Our friend Martin Cothran is the author of Memoria Press’ Traditional Logic, Material Logic and Classical Rhetoric programs, and is an instructor of Latin, Logic, Rhetoric, and Classical Studies at Highlands Latin School. He currently serves as senior policy analyst with The Family Foundation of Kentucky. His articles has have appeared in the Cincinnati Enquirer, the Louisville Courier-Journal, and various other newspapers, as well as on radio and television. He has also served as a registered agent (or “lobbyist”) at the Kentucky State Capitol for over 12 years and has served on various state committees that oversee education policy, where he continues to be an influential voice on education policy issues. Martin is the managing editor of “The Classical Teacher” magazine, which also serves as Memoria Press’ product catalog. He and his family live in Danville, KY.
Recently Martin has been quite outspoken in opposition to the new Common Core standards and he was kind enough to explain his concerns in this edition of Words of Wisdom.
You have written and spoken quite a bit in opposition to Common Core, especially the science standards it promotes. Why is this so important to you?
The Common Core standards are important because of the number of children that will be affected by national standards which are eliminating content knowledge and trying to replace it with amorphous “critical thinking skills.” I’m obviously not against critical thinking skills, since that’s what the liberal arts are. The trouble is that public school policy-makers have no clue what constitute critical thinking skills. It’s a nice-sounding phrase that has no definitive meaning. The lack of content knowledge will further corrupt the process of passing our culture down to the next generation, which is the most important educational goal.
Not only will curricula change, but so will textbooks and tests. The curriculum changes will affect mostly public school students, but the changes in textbooks and testing will affect all students, private and public.
What do you recommend the average homeschooler and classical educator do to prepare for common core’s advance?
Home and classical educators can do two things: First, ignore Common Core for purposes of their own curriculum. Do what you know is right for your children, not what the educational establishment says you should do. It will be gone in five years anyway. Second, be in contact with your state lawmakers and make it clear to them that you are opposed to national standards that de-emphasize content knowledge in the name of amorphous “critical thinking skills” which no one can seem to define (next time someone uses that expression ask them to give you a definition).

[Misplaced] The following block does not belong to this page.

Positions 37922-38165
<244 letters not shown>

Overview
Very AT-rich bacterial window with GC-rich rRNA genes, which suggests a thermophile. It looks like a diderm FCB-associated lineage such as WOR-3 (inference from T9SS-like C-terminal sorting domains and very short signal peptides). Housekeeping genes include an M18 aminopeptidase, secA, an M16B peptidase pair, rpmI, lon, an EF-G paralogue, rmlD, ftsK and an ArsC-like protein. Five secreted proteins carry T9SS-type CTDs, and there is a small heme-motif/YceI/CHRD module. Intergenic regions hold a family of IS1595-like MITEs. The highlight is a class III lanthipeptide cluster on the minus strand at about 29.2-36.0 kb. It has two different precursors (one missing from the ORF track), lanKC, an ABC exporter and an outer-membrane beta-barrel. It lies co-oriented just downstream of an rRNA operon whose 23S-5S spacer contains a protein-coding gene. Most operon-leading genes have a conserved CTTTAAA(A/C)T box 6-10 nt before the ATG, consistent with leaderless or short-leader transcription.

What do you believe will be the greatest challenge to classical education in the next decade or so?
The greatest challenge to classical education in the next decade will be to come up with a definition of what it is before it gets too big. If you ask most classical educators what classical education is they will have a hard time telling you. We need to get that fixed before the movement grows too large.
What are you reading these days? Any good?
I am reading Robert Hughes’ The Culture of Complaint, which is an excellent dissection of our popular culture. Maybe the best I have ever read. I have just finished Time of Need, by William Barrett. Barrett was the editor of Partisan Review, the great intellectual magazine of the 1950s, and literary critic for the Atlantic in the 50s and 60s. He is one of the great expositors of the history of ideas in the 20th century. His Irrational Man is the greatest book on existentialism available. Time of Need is an in-depth survey of the great writers of the 20th century. It is among the most thought provoking and readable books about literature I have ever read. I also just finished A Land Remembered, by Patrick D. Smith, probably the best book of historical fiction I have come across. It tells the history of Florida through three generations of one family. It will knock your socks off. You will never think of Florida the same way again. I am also reading A Kentucky Cardinal, by James Lane Allen, a Kentuckian and one of the great American writers of the 19th century, now unfortunately forgotten. It is a pastoral tale of the romance and marriage of a man to the woman next door, but more than that it is the tale of a man who loves the things of nature. It is one of the most beautifully written books you will ever read.
Grandfatherhood is great, partly because of the grandmother I get to share it with, who is even more enamored of grandmotherhood than Grandfather is of grandfatherhood.